Place, Scale, States in Formation: Israel and Palestine (2013)

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I’m just back from Israel with lots more pictures still to post. But I want to register the time lag, that I’m going to continue posting about Israel for a little bit now from over here in the United States. On my return home to New York, now might be a good time to make these very general comments, about Israel and Palestine. I cannot recall the number of Israeli Jews –family, friends, and strangers – who asked what I thought about the country. And then there are family and friends not in Israel, actually in Japan and China, who want to claim that I’ve gotten soft again on “Zionism” and “the Zionist State.” Depending on the circumstance, I usually just mumbled or wrote back this or that. Here’s how I would sum it up. These are post-ideological impressions, filtered less around ideology and narrative, more around place and visual sensation.

–The small scale of Israel as a place continues to charm me most of all. It’s as if the entire country was made up of intimate, fast paced circuits, intensely local, not global at all. Everything is up close to everything else, maybe too close. Inside sovereign Israel, people move quickly and easily around the country. There’s more to see, old things and new things, there’s more money, the food’s better and more interesting, the art’s getting good, and the people less rigid, ideologically. The place has a groove to it. “Little Satan” is fast on the way to become a mini-colossus. This is the dynamic and dynamizing part of Israel that I have always liked, and that I like more and more about “contemporary Israel,” as opposed to “modern Israel.”

–But the politics of place, particularly the politics of Palestine and the occupation are small small small, and not at all charming. There are big moves afoot to move some 40,000 Bedouin in the Negev desert. This may or may not happen. But over the Wall in the occupied territories, it’s been relatively quiet, which means that the human rights abuse for now is also puny, especially compared to the big massive chaos next door in Syria and Egypt. None of what’s happening here signals the end of the world as we know it. But so what? The relative smallness of the abuse actually makes the country as a whole feel that much more petty. The slap of the mini boycott and sanctions that the EU will begin to impose made a very sharp noise in Israel, no matter what more conservative people say and claim to think. I was actually surprised that most (all?) of my Israeli friends and family, even those in the mainstream, had nothing to say against this little bit of BDS, and how they hope, with a little bit of fatalism and without really believing it, that the EU action might lead to some good.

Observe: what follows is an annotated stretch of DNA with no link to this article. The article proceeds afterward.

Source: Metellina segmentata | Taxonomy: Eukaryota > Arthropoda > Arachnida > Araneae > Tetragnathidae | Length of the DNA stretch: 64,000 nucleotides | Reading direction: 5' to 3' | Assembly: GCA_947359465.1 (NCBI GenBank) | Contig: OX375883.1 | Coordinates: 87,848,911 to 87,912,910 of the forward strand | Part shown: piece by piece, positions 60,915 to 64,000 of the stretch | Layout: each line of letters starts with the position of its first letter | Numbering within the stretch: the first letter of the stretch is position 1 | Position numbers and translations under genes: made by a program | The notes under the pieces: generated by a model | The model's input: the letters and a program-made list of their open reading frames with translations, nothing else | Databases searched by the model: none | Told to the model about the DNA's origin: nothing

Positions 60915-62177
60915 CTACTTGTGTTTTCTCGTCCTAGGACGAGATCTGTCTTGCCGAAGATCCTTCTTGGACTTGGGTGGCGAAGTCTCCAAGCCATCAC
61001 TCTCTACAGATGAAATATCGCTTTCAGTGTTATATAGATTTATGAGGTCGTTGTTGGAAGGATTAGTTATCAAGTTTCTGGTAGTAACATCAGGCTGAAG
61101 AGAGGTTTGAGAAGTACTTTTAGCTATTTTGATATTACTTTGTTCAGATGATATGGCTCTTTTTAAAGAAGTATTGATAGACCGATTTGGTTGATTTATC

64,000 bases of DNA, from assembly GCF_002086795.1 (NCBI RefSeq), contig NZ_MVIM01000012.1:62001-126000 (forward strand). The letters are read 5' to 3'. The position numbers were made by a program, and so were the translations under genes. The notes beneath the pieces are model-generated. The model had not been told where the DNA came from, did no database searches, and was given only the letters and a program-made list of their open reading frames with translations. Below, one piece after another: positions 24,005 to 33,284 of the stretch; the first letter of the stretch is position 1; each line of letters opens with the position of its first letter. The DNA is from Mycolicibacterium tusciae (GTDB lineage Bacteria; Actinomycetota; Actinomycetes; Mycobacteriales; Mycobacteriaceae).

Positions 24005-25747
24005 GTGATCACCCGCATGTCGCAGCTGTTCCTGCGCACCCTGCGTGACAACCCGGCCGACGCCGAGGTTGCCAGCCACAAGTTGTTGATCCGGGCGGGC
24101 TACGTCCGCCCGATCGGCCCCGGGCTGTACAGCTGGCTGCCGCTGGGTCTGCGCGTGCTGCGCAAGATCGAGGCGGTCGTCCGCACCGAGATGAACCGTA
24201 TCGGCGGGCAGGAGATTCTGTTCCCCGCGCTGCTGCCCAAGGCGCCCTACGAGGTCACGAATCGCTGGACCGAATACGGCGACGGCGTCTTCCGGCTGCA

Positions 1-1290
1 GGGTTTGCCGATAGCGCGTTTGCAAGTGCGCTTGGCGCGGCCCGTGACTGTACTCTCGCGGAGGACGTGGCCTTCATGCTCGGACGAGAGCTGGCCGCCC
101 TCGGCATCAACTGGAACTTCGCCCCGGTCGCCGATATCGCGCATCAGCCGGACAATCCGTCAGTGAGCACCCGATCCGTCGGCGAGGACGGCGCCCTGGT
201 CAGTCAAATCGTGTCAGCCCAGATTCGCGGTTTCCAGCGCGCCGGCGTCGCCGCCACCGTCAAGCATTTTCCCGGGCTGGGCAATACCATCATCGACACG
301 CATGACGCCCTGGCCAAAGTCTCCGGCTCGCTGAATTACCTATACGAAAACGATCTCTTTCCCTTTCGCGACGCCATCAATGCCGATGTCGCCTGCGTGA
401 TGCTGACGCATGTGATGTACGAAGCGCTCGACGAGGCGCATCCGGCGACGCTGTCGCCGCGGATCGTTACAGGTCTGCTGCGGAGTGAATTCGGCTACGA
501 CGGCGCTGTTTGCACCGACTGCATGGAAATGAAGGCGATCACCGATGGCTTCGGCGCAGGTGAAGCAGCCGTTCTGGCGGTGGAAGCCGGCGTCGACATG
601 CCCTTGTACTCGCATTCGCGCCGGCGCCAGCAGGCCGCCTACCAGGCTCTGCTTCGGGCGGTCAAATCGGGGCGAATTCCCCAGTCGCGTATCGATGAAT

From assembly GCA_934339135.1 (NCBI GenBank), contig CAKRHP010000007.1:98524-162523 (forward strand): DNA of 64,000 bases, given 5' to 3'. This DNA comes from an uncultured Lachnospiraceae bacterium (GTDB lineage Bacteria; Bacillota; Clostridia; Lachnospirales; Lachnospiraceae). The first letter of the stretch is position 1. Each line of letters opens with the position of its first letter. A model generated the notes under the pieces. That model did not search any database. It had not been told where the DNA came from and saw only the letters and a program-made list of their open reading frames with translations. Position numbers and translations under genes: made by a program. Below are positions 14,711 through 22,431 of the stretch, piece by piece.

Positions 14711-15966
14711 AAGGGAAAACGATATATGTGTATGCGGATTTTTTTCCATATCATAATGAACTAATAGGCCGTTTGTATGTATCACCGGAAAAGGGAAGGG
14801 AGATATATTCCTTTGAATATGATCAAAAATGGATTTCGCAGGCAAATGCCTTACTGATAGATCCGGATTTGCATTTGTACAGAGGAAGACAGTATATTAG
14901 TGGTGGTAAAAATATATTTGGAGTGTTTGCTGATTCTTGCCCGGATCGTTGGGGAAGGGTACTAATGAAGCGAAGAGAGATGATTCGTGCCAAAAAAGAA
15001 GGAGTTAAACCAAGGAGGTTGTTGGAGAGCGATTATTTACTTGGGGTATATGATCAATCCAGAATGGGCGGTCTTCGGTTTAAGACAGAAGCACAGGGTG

–More smallness. Once upon of Israeli politics and political parties were dominated by ideology –socialism, Zionism, nationalism. Now the politics is post-ideological and identitarian. Israel Our Home, Likud Our Home, Jewish Home Party, There’s a Future. This is the spirit of an in-flight promotion for El Al, which promotes the sentimental sense of home, family, togetherness, and belonging. This too is post-Zionism. None of it is particularly inspiring, or particularly interesting. There is almost no political opposition, no political vision, and no political leadership worthy of the name. There used to be oversized political leaders, inside the government and outside the government. Israeli political scene used to be interesting. Now the political scene is too dull and too petty to bear. A lot of my friends in the United States made a big deal of Ruth Calderon’s little Talmud lesson from her maiden speech from the podium of the Knesset. I was less impressed. Those in power want to manage the occupation, but what matters more these days in Israel is the discourse and practice of internal, exclusive, and closed forms of “Israeliness” and “Jewishness,” not Zionism.